Blue Microphones Yeti USB Microphone Review
The Internet is, in many ways, the great equalizer. One merely logs onto a website and champions their opinions, wares, etc. to find a niche following and chase the promise of fame and glory. With this, there has been a seriously large crop of home studios growing in the United States. The term is ambiguous, but within the past few years we’ve seen big name, professional audio companies acknowledge this trend and begin to churn out top performing gear for the 8:30 PM-I-hope-the-kids-don’t-wake-up-and-ruin-this-take audiophiles.
Enter Blue Microphones’ Yeti unit, which any Stars Wars aficionado would be daft to not point out the similarities in architecture to R2D2. It is unclear if this is what Blue Microphones was going for. Regardless, this desktop unit will be as trusted a companion as R2 and for a remarkably reasonable price.
When destroying the packaging like a rabid werewolf to record your moon howls, you’ll note that the Yeti is fat. A nice, thick heaviness is evident with the microphone weighing 1.2 lbs. and the stand another 2.2 lbs. Products with weight, especially microphones, are a favorite around these parts. The entire unit, microphone and stand, measure about a foot tall and become a monument to your musicality if left on your desk. Cool. The stand features a pivot point in the center, also acting as a counterweight to the weighty goose egg of a microphone.
The Yeti is completely silver and shiny and will probably flair your ADD with its design. On the bottom of the unit are a USB port, and a headphone pass-through. The front features the volume for the headphones as well as a lighted mute button. The back of the unit features the two most important knobs of all: a gain knob and a pattern setting knob.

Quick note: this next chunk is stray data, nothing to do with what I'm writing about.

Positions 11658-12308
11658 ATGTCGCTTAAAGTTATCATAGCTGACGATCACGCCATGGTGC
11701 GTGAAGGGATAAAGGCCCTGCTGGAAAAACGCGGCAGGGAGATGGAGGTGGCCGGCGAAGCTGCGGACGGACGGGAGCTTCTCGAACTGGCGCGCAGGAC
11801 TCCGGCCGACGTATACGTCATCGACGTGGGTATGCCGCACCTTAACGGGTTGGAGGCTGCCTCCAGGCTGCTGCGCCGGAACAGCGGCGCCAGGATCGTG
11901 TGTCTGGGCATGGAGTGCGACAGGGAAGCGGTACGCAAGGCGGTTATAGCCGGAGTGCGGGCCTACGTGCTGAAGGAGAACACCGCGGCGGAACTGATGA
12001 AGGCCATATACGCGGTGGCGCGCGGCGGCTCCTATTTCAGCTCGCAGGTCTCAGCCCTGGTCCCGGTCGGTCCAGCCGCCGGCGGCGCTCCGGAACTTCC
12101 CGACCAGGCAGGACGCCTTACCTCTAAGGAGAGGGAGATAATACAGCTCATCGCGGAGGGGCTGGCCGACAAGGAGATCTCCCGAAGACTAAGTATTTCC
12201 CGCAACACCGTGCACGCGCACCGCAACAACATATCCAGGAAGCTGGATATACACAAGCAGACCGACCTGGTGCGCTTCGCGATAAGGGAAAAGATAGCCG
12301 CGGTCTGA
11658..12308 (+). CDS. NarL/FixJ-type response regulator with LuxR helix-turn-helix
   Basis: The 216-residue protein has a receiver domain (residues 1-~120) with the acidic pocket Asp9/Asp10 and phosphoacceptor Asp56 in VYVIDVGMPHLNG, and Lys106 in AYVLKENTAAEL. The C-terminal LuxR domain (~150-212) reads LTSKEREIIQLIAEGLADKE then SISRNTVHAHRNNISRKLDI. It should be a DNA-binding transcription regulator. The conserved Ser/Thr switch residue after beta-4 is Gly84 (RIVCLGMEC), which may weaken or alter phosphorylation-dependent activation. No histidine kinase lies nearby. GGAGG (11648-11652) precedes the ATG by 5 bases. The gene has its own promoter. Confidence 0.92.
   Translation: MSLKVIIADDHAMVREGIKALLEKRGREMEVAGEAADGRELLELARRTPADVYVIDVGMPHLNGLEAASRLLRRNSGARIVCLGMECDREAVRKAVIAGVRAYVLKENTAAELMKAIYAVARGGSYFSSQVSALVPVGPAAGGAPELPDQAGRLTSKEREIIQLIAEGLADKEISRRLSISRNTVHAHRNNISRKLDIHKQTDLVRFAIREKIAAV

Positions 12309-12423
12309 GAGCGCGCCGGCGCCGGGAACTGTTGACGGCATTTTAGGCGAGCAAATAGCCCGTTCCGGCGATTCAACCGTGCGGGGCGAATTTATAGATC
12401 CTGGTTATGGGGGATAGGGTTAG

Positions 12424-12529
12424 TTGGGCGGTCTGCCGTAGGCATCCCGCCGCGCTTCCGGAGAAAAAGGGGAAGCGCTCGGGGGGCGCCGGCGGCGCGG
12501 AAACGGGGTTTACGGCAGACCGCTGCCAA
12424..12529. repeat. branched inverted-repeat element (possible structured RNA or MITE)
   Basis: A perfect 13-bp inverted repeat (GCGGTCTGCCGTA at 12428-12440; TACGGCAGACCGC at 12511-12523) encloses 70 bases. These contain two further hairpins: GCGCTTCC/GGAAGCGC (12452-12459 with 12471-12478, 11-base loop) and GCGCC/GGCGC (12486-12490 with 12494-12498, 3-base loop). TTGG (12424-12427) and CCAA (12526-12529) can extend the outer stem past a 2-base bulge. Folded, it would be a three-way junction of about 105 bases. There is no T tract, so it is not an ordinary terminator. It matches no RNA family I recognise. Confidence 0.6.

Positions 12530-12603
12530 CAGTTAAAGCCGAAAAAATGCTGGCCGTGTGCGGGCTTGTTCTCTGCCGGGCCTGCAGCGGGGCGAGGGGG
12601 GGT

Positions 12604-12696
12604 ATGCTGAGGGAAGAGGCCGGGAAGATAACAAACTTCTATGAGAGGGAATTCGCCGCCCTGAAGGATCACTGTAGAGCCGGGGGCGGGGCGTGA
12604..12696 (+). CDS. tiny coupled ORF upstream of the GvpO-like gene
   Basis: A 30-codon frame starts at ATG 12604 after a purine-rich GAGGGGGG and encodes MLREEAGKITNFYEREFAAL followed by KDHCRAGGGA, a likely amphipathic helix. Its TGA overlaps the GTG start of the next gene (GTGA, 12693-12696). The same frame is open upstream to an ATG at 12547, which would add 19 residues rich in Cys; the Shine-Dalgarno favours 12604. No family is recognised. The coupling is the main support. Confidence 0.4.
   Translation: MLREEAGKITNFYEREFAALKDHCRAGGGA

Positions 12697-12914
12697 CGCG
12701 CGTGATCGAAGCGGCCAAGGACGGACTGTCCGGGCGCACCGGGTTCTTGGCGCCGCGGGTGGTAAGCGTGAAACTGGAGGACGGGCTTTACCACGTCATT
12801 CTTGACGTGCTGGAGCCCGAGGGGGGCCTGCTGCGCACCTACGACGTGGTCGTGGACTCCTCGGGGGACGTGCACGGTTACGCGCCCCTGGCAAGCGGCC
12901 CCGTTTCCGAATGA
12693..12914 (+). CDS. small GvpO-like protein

What differentiates the Yeti from any ol’ desktop USB microphone is this pattern setting knob. The Yeti is capable of 4 different microphone geometries. In case you’ve been speed reading this review I’ll type that again, the Yeti is capable of 4 different microphone geometries. At your fingertips, for a reasonable price, you have a stereo microphone, a cardioid microphone, an omnidirectional microphone and a bidirectional microphone housed within what looks to be R2D2. Your Spidey senses should be tingling.
For the average home studio, you probably don’t have multiple hundreds to drop on the proper padding and configuration to dampen unwanted ambient noise and echo, etc. While the Yeti is not a replacement to a proper set up, the 4 patterns housed within the unit can optimize your recording style to your location and really provide a professional sound. The microphone is THX certified, and while we could entertain a discussion about the merits of USB microphones, know that the Yeti is capable of CD quality recordings. This is more than enough for the at-home audio snobs operating on their 9-5 job budget.
Recorded sound quality with the Yeti was beyond our expectations. Crispy, clear, and extremely sensitive. Emphasis on the extreme sensitivity, so go ahead and splurge for the Blue Microphones pop filter as well. You won’t regret that choice. For vocal artists looking to record, you need travel no further, and for the young Neil Youngs looking to record a simple acoustic set the Yeti is also your friend. Obviously, if you place the Yeti up to a drum kit it’s going to sound like you placed a USB microphone next to a drum kit. But for the most demanding of home studio recording projects, we put our confidence fully into the Yeti.
Blue Microphones’ Yeti sells, on average, for $120. This is a steal, and as far as we are concerned an unparalleled bargain for a top-notch USB microphone. Stop wasting your time reading the Amazon comments about other mics and pick up the Yeti immediately.